I think you’re absolutely right; someone will die on the ice during a fight and probably while being televised. Just watch those video Web sites light up that day.

    But then, sports have always been a microcosm of real life.

    Where were the coaches in that junior game? Oh, sorry, they were suspended too. Could that be part of how this happened? My son had coaches that ranged from lousy to great, but even the worst knew to get a kid who was losing control off the rink, field, or court before fists flew, especially under circumstances such as that night (play-off game, lopsided score, egos on the line). That’s not to say there were never fights, but you’re right, don’t underestimate the strength it takes to “turtle” either. There was one coach who would pull a player who was losing control off the rink, get right in his face, and have him breathe deeply until the kid got it under control. You just never know what kind of person will be coaching your kid, do you?

    Who cares about what happened in Quebec? Everyone should because of what it’s indicative of. Players at the junior level are young men, but that age is a time when mental and physical maturity is out of sync and the mind is racing to catch up to the body. Rare is the 19 year old that doesn’t need direction, but when adults lose track of priorities, how can we guide our children? When we fail to guide our children, we fail the future.

    So we obsess about a microcosm as an acceptable form of denial of the larger issues we feel we can’t control. Heck, we’re only human; and how fragile is that? If I’m busy being appalled by how my kid’s coach messed up how can I possibly find time to think about a civil war in Africa that the government I helped to elect supports so that I can have easy access to some natural resource?

    If the zeitgeist created isn’t full of violence, what might erupt? Perhaps if more adults chose to actually live the life we preach to our children, those children might learn by example and, in a generation or two, the Military Industrial Complex would be overshadowed in importance by the Environmental Redemption Complex.

    Is being human a confusing, amazing, spirit-straining, spirit-renewing journey or what?

    Love to you,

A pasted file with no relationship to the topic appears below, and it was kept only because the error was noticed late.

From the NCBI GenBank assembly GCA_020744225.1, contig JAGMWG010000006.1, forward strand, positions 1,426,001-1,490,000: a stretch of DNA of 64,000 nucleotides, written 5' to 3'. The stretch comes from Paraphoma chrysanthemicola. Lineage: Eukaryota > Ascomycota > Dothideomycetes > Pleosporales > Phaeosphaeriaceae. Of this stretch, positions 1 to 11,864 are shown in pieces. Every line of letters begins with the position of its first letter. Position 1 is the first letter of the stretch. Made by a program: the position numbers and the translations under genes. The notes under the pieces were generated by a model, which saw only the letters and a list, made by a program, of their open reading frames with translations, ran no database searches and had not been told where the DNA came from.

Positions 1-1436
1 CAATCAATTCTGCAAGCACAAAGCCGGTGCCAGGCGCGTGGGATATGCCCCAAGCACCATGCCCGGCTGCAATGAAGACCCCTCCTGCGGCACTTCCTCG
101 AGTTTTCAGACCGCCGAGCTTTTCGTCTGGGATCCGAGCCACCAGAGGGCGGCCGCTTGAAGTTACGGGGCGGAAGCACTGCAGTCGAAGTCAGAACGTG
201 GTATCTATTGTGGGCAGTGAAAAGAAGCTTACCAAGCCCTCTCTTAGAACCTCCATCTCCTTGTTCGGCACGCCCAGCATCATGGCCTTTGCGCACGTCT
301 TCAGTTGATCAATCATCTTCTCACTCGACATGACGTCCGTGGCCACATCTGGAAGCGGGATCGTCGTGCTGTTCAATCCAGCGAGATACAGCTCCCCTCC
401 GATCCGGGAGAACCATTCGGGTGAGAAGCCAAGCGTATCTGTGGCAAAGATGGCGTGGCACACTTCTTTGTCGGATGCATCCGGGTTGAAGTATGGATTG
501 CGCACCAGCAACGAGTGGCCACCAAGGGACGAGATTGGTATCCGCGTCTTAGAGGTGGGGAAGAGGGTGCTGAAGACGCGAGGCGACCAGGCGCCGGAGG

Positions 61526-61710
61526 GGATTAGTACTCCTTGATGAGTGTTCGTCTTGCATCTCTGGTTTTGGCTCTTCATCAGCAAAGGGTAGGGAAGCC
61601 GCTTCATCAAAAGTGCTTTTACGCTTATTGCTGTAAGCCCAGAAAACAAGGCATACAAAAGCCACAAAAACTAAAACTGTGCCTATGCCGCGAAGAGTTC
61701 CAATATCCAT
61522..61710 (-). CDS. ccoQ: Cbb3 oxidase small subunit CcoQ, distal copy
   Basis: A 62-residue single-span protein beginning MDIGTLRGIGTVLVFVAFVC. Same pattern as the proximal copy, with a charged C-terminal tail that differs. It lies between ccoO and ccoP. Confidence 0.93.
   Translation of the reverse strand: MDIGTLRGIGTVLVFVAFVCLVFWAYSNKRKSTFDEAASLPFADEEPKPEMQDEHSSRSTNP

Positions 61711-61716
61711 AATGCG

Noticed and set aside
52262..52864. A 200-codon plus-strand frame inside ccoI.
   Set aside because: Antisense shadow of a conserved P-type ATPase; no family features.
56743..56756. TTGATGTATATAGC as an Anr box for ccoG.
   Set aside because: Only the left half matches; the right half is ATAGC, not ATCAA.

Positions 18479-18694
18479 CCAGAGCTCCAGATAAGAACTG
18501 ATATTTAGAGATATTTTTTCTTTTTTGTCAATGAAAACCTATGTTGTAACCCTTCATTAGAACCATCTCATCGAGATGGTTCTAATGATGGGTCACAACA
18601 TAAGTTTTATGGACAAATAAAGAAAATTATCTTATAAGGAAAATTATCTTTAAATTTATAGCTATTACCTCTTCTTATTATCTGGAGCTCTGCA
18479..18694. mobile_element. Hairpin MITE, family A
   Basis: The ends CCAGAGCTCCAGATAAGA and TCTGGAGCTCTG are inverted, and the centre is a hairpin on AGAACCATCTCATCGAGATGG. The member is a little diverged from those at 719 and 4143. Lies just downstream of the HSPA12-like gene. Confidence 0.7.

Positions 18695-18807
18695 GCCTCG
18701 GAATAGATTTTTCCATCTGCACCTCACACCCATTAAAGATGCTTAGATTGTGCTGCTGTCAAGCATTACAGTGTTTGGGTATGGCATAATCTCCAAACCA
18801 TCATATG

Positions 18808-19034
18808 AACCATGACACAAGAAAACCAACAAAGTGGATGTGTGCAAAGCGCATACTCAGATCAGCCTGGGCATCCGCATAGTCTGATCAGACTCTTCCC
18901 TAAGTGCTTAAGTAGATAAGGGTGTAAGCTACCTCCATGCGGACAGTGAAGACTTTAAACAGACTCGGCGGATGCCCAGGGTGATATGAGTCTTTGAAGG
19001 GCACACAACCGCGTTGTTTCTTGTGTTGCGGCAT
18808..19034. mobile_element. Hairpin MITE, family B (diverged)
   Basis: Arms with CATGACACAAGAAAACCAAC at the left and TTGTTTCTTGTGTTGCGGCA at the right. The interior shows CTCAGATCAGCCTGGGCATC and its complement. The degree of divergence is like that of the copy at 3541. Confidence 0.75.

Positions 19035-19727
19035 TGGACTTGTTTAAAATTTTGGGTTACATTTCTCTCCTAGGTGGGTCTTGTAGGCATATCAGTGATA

2. Dear Karen,

    As usual, I so agree with you—and you make me happy writing wise too, because my little asides always reach you. You noticed of course, my who cares had a point two. What I really meant was “care”, bbut don’t forget this next fact…

    And I really mean this:

    “And if one of your goals in life is to have fighting in hockey banned, good luck to you.”

    But your point is the key to it, and the challenge to it, and everything your last sentence sums up. What are the kids raised to believe? It’s so much instiled in growing up (or not instilled) I think if I had a hockey-playing kid, I might say (like so many great hockey plaers instinctively believe) that for two men to drop their gloves and fight in a rink takes courage, strength and passion, to be sure, but is just so idiotic that it just shouldn’t be done. I’d tell my son (or daughter), “…in my opinion, on the ice, you should never get in a fist-fight. Finish your check a little harder, push a little harder, back-check a little harder, but don’t fight…Although it’s clearly a very human thing to do, it’s dehumanizing, and it’s only a sport, and they’re your sister and brother, ultimately…”

    Unfortunately, it’s pretty clear millions of people sort of or strongly disagree. But it is a home conversation anyway. And as the famous hockey man Conn Smythe once said: “If you can’t beat ‘em in the alley, you can’t beat ‘em on the ice…”

    Smythe, also, when he heard Muhammad Ali, as a draft dodger, was going to be allowed to fight in Maple Leaf Gardens in Canada (no one in the States would take him, this s 1966)—where Smythe was, I think, Vice President or General Manager—he walked out in protest and never returned to the rink for the rest of his life—so there’s some strong-willed people who disagree wth my beliefs, that’s for sure. Incidentally, Maple Leaf Gardens was called “the House that Smythe built.”

    Pull a Gandhi!

    So we give what we can, teach what we can, learn what we can…and pray for good coaches (who we get so mad at when we lose and they weren’t tough enough!)…alas…deep breaths, and may punching someone in the face, the zeitgeist and our own hearts, soften up, but increase in discernment, in this unbelievable world…

    Love to you and your great comments,